- Project Overview
- What is a Chloride TMDL?
- Southern I-93 Corridor Chloride TMDL
- Working Group and Steering Committee Meetings
- Potential Solutions Report
- Chloride Implementation Plans
Streams in four watersheds, including parts of Salem, Windham, Derry, Londonderry, Auburn and Chester do not meet water quality standards for chlorides in particular segments during various times of the year. The largest source of chlorides in these watersheds is road salt. Water quality monitoring from 2002 through 2005, conducted jointly by the NH Department of Environmental Services, NH Department of Transportation, and the US Environmental Protection Agency, has documented violations of the water quality standards for chloride in Beaver Brook, Dinsmore Brook, the tributary to the western embayment of Canobie Lake, and Policy Brook. The violations triggered the need for a total maximum daily load (TMDL) study for chlorides on these watersheds. The TMDL, which recommends reduction in road salt use to mitigate the water quality violations, was conducted by DES and funded by DOT. In addition to the TMDL, DES has issued a 401 Water Quality Certification for construction activities to expand I-93 to eight lanes. The certification contains conditions requiring DOT to implement a number of water quality protection programs. On June 26, 2006 DES and DOT entered into a Memorandum of Agreement to clarify the roles of both agencies with regard to the TMDL and the 401 Water Quality Certification.
What is a Chloride Total Maximum Daily Load?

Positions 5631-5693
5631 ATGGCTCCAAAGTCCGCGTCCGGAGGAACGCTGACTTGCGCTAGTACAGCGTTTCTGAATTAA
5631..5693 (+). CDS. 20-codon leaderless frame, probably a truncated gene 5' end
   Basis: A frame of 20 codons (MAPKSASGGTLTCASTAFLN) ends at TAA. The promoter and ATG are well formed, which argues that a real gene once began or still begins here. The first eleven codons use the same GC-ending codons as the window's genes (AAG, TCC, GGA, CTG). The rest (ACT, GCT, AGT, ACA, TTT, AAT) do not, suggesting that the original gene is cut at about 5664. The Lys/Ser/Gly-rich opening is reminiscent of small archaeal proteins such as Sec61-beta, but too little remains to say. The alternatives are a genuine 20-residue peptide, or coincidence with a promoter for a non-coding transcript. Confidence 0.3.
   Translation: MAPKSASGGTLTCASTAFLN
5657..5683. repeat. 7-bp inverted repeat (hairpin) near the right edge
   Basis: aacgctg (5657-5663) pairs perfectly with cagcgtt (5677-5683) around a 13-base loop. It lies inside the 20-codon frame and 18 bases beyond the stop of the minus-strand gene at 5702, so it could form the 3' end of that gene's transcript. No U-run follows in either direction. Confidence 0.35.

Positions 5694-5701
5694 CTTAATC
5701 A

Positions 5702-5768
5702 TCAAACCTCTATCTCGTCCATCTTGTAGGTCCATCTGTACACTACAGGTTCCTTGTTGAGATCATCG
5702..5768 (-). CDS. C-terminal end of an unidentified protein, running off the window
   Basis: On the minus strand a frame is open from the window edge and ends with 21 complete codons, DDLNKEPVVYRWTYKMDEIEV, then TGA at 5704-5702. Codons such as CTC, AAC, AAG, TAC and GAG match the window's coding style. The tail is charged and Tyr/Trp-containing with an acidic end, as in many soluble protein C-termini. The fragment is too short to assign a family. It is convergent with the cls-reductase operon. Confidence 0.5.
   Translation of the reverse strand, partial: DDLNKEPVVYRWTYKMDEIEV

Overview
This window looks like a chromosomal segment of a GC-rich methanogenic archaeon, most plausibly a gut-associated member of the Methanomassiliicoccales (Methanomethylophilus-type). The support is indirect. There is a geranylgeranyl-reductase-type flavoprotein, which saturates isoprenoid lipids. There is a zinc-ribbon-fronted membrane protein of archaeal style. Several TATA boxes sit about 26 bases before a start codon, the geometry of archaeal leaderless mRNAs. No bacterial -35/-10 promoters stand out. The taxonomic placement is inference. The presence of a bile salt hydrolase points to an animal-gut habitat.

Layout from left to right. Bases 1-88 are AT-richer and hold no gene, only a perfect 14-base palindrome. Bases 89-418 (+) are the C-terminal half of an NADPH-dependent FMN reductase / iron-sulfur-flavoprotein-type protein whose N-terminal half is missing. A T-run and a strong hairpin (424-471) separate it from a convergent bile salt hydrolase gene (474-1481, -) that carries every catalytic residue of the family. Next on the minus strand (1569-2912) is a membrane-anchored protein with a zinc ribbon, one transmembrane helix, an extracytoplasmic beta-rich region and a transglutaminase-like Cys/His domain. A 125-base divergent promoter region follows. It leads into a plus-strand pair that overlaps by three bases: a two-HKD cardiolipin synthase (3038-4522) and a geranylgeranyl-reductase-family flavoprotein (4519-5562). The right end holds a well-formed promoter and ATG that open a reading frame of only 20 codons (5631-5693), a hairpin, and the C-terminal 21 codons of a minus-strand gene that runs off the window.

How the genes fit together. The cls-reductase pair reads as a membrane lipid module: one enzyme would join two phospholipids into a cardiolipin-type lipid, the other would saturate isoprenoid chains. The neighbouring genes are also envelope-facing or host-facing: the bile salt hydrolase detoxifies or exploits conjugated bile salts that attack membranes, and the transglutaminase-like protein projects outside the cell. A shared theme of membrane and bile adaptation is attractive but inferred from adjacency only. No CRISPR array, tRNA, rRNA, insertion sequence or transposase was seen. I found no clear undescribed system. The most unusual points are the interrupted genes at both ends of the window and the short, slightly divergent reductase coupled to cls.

The term “total maximum daily load,” or TMDL, refers to the calculation of the maximum amount of a pollutant that a waterbody can receive and attain or maintain water quality standards for its designated use.
The purpose of the chloride TMDL is to estimate chloride loads from all sources that lead to the water quality violations, determine the capacity of the water bodies to assimilate chloride without violating the standards, and to develop an implementation plan to reduce chloride loads in order to meet the water quality standards.
Southern I-93 Corridor Chloride TMDL
The Southern I-93 Corridor Chloride TMDL is a study conducted in four small watersheds in the I-93 expansion corridor. The TMDL included the watersheds for Policy-Porcupine Brook, Dinsmore Brook, and the North tributary to Canobie Lake in Salem and Windham, and the Beaver Brook watershed in Derry, Londonderry, Chester and Auburn.
The TMDL quantified the amount of salt imported into and exported from the watersheds, while simultaneously documenting the timing and conditions when water quality violations occurred. In each watershed, DES installed instruments to measure conductivity (a surrogate for salt) every 15 minutes for a year. The US Geological Survey was contracted to measure stream flow at these stations. The combination of the conductivity and stream flow records was used to identify critical season and flow conditions for water quality violations. The export of salt from the watershed was also calculated from this data set. DES quantified the salt imported to the watershed from data supplied by DOT, municipalities, and research on parking lot salt application rates from Plymouth State University . The percent reduction in salt loading was calculated using load duration curves. This method was used for another road salt TMDL in Minnesota.
The TMDL in the I-93 corridor found that road salt accounted for approximately 90 percent of the salt imported to the watersheds. In some watersheds the chloride concentrations were higher than the water quality standards 24 percent of the year. The water quality violations primarily occurred during low flow periods in both summer and the winter. Salt imports need to be decreased from 2007 levels by 24 to 40 percent in order to meet water quality standards. Ambient chloride concentrations in Policy Brook are more than one hundred times higher than typical concentrations from the 1920s, before salt was used as a deicer.